Desktop virtualization is gaining traction

Trends, new product introductions show increased demand for the technology

The market for desktop virtualization is hitting a growth spurt, given a run of new product introductions and research showing increased demand for the technology.

Rather than install software on each desktop computer in an enterprise, companies are looking to their vendors for a cheaper and more manageable way.

Another catalyst for desktop virtualization is the introduction of Microsoft's Windows Vista operating system (OS). The new OS may require a hardware upgrade, but running Vista virtually avoids that cost.

There are two different approaches to desktop virtualization. In one, a desktop's OS and software applications reside on a remote server and multiple desktops can access those programs. In the other, a desktop computer is turned into several "virtual machines" allowing it to, just like a virtualized server, run multiple applications and OSs simultaneously.

"What we're seeing is that large and medium organizations are beginning to pilot," said Mike Grandinetti, chief marketing officer for Virtual Iron, which is expected to introduce a desktop virtualization product in the near future.

ClearCube Technology is introducing Tuesday Sentral version 5.5, an upgrade of its desktop virtualization software. ClearCube powers a desktop either from physical blade servers in the data center or virtual servers running VMware Inc.'s virtualization software. Different OSs and applications can be fed into one desktop. ClearCube already offers a 1:1 connection between a desktop and a remote server but version 5.5 is the first to offer virtualization.

ClearCube is primarily used in highly specialized environments like military or hospital settings, said Tom Josefy, ClearCube's director of product management.

The setup works for hospitals because with the server in the data center, the only hardware at the user's location is a monitor, a keyboard and a mouse. "Customers use it in operating rooms because the desktop unit can be hermetically sealed. It's got no moving parts, no fans, so it's easy to keep it sterile," Josefy said.

Citrix Systems, known for server-based delivery of software applications to desktops, Monday introduced Desktop Server 1.0, its first desktop virtualization product. It is designed to be secure, simplify migration from one OS to another and save on desktop management costs.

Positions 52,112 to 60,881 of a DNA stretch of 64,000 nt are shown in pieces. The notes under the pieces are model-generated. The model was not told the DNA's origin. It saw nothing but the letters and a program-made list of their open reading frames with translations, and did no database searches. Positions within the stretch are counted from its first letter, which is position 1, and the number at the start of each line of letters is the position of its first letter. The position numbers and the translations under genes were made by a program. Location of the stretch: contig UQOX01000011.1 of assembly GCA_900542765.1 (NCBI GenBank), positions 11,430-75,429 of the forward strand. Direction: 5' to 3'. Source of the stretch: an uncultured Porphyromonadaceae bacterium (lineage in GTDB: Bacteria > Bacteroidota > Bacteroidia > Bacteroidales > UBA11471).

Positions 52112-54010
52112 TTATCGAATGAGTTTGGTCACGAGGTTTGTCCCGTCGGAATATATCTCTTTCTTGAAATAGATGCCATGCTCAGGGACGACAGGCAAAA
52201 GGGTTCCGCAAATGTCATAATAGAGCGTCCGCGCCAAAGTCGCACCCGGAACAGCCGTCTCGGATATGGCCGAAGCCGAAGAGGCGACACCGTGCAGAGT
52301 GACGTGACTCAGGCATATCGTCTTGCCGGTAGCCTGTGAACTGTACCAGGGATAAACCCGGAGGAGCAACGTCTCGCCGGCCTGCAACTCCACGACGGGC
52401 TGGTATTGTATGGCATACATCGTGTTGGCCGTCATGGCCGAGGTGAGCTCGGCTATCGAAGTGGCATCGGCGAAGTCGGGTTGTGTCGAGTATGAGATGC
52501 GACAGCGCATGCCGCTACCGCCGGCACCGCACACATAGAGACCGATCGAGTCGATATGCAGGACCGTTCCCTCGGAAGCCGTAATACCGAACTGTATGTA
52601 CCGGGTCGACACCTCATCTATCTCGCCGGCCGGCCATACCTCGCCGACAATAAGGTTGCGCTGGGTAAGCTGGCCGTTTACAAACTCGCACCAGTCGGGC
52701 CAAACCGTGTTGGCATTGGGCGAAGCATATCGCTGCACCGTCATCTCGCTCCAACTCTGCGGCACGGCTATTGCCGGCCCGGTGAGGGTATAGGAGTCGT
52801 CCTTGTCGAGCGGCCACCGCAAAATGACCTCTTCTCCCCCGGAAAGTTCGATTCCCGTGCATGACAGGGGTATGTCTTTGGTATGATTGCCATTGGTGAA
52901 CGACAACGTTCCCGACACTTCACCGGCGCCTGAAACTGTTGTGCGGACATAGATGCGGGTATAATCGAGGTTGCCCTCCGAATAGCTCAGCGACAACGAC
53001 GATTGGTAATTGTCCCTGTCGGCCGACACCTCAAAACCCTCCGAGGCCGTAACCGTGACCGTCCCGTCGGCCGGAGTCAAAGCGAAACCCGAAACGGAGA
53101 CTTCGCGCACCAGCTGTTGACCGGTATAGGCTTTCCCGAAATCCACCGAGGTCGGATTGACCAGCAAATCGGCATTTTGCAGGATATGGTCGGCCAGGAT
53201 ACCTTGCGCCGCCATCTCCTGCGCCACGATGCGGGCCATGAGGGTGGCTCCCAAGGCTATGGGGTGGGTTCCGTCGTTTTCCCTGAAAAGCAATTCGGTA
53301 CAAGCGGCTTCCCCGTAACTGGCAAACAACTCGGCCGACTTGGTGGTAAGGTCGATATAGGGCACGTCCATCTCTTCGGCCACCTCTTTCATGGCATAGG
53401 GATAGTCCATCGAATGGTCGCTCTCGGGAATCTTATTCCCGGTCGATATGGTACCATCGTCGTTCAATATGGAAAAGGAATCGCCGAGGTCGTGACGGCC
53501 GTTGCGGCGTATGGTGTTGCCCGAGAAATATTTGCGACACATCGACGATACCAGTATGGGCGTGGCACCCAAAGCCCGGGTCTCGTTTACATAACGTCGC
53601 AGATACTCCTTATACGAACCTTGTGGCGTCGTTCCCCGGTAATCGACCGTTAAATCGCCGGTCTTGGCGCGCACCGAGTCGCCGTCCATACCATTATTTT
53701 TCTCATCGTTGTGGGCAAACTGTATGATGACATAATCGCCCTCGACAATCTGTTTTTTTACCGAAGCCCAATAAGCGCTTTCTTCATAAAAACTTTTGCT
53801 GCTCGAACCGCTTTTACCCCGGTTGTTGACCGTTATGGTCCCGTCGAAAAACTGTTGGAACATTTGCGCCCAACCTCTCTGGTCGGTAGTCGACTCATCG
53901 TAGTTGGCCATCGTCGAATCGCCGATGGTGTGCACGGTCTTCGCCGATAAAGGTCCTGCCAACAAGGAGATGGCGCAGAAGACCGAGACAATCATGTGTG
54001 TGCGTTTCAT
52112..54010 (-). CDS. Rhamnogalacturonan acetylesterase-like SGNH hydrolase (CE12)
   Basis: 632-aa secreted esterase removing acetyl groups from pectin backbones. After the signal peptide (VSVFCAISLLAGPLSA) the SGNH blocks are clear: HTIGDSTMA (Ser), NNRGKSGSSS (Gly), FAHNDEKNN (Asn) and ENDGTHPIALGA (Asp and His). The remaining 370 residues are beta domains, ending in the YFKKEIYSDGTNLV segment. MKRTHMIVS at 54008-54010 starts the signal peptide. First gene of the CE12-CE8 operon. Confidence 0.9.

Manageability is the main driver of desktop virtualization, cited by 36 percent of chief information officers polled in a Goldman Sachs Group IT spending survey. Other concerns were security (32 percent) and cost (29 percent).

Vista has become another catalyst for desktop virtualization as IT managers worry the new OS will force them into an expensive hardware upgrade. On April 2, Microsoft modified its Vista licenses to give companies the right to run Vista from servers onto thin-client desktops for no extra charge. It also created a new subscription license called Windows Vista Enterprise Centralized Desktops, which allows customers to host Vista in virtual machines on centrally-managed servers that can be streamed out to PCs.

"I think it does reflect a recognition [by Microsoft] that customers see a lot of value to virtualizing their desktops,"' said Jerry Chen, director of enterprise desktop platforms and solutions for VMware. "If you look at the next five to 10 years, running the operating system in a virtual machine will be the default situation, not the exception, for how you deploy an operating system."

Recommended
Join the discussion
Be the first to comment on this article. Our Commenting Policies